Gleaner Company posts $16m loss in first quarter
First quarter results indicate that The Gleaner Company recorded a net loss of $16 million in the first quarter of 2013. This is a significant reversal of the results of the corresponding period last year, when the company reported a first quarter profit of $25.1 million.
The Gleaner Company's Managing Director, Christopher Barnes, foresees the rest of this year to be difficult. But with greater stability of the Jamaican dollar after Jamaica’s agreement with the International Monetary Fund (IMF), as well as accelerated efforts to contain operational costs and enhance revenues, Barnes expects improved performance in the coming months.
Barnes said while the company's traditional print properties will continue to be the back bone for its revenue, he expects it to be shored-up by The Gleaner's growing digital operations.
"Fiscal uncertainty this year is likely to limit market confidence, resulting in softer than normal advertising and promotional spend. However, The Gleaner Company will leverage its expansive multimedia product base and market leadership position to provide the best solutions to its audience and advertising clients," He said.
"Our (digital) strategy is two-fold," Barnes continued, "One, enhancing our digital offering and output, while rolling out new platforms to keep pace with global trends; and two, increasing awareness of, and educating the market on the value of digital advertising."
Advertising provides the bulk of the income for The Gleaner Company, whose first quarter revenue was flat, at $774.7 million.
The company's cost of sales, though, rose 10 per cent to $414.6 million, while its core administrative expenses were up six-and-a-half per cent to $190.7 million. Most other cost elements either flat-lined or dipped marginally.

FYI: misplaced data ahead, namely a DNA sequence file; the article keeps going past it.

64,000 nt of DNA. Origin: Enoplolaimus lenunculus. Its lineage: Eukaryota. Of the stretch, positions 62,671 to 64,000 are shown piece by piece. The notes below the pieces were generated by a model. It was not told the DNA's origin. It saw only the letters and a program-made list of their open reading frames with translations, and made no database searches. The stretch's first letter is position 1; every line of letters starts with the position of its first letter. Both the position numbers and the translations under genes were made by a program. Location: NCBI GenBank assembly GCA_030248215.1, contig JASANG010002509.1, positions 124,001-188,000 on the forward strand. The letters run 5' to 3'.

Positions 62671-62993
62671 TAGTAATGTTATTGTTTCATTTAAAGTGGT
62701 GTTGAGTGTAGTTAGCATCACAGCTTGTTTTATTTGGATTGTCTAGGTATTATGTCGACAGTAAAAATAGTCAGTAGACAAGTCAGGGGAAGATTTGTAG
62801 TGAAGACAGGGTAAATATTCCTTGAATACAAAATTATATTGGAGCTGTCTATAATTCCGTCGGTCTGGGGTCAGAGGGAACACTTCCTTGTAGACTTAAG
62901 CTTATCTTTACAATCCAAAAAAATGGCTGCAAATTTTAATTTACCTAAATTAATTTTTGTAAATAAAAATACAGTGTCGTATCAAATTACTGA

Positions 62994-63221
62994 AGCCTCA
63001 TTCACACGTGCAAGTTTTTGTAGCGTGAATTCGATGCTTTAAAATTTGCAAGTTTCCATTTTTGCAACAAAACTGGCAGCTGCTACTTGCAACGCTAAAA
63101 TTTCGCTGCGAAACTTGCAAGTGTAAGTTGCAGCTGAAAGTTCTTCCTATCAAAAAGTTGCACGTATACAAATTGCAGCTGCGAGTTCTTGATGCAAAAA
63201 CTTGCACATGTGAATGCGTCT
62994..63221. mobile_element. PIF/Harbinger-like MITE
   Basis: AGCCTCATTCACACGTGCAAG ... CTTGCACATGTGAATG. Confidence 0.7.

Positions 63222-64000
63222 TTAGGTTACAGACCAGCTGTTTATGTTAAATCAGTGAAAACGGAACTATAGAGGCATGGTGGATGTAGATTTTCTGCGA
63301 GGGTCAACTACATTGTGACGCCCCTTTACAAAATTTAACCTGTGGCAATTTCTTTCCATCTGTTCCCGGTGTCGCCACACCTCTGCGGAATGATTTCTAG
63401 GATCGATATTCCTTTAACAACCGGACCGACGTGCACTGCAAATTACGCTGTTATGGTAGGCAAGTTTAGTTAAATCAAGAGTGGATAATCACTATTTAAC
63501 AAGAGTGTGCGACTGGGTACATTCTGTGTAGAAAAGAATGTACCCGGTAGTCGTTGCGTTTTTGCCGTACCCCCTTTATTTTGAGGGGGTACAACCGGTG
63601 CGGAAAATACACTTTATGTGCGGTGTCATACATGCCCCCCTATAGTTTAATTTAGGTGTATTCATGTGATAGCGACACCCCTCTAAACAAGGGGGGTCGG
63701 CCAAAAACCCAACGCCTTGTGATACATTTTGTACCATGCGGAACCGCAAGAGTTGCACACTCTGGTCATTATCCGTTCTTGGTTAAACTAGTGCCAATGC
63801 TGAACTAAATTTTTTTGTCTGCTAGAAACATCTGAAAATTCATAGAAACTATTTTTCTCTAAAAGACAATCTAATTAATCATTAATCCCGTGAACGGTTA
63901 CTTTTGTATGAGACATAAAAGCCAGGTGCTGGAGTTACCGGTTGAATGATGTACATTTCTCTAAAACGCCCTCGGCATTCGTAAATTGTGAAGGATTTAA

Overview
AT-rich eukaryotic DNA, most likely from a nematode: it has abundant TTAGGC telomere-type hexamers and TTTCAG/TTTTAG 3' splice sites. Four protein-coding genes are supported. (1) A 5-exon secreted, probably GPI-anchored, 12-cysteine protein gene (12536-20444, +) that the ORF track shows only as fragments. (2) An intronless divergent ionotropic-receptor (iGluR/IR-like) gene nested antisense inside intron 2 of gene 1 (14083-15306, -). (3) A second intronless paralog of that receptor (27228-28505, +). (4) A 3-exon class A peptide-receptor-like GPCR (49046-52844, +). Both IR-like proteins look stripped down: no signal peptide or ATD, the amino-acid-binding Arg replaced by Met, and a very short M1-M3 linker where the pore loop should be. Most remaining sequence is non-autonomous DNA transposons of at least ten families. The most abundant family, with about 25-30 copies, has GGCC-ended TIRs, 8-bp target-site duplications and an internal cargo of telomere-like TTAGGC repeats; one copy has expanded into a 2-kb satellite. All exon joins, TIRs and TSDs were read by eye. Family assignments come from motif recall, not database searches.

Barnes said the exchange rate and other cost effects associated with prior year credits and event timing accounted for a large share of the variances.
At the same time, the company reported "other operating" loss of $4.2 million on the sale of an investment, while its net finance income was down by $2.5 million or nearly 10 per cent.
Even with a $4 million tax credit, The Gleaner couldn't avoid a loss of 1.32 cents a share, compared to 2.07 cents a share earnings for last year's first quarter.
Barnes said the company continues to implement "counter measures" against the "external shocks" on the business.
"We have further restructured our distribution network, implemented product pricing adjustments and added new programmes to the line-up in radio," he said.
These moves, plus a surge of activities from its digital marketing and promotional strategy, should drive online sales - the area in which Barnes has been positioning The Gleaner to exploit in the future.
The digital trends in the United States - where up to half of the market says it consumes its news digitally and a third of newspapers have begun to charge for online content – are signals used in shaping the future model for The Gleaner Company.
He said: "Jamaica ...lags the US in terms of what is happening with digital consumption, given our country's lower Internet penetration.
For this reason print advertising remains most effective in reaching large audiences most efficiently.
This makes The Gleaner Company's print products, with their market leadership positions, the best prospects for advertisers.”
But in anticipating an increasingly digital future, Barnes said The Gleaner is well on the way in preparing itself for what is to come with the introduction of The Gleaner e-paper, The Star e-paper, the iPhone app and the BlackBerry classifieds app.
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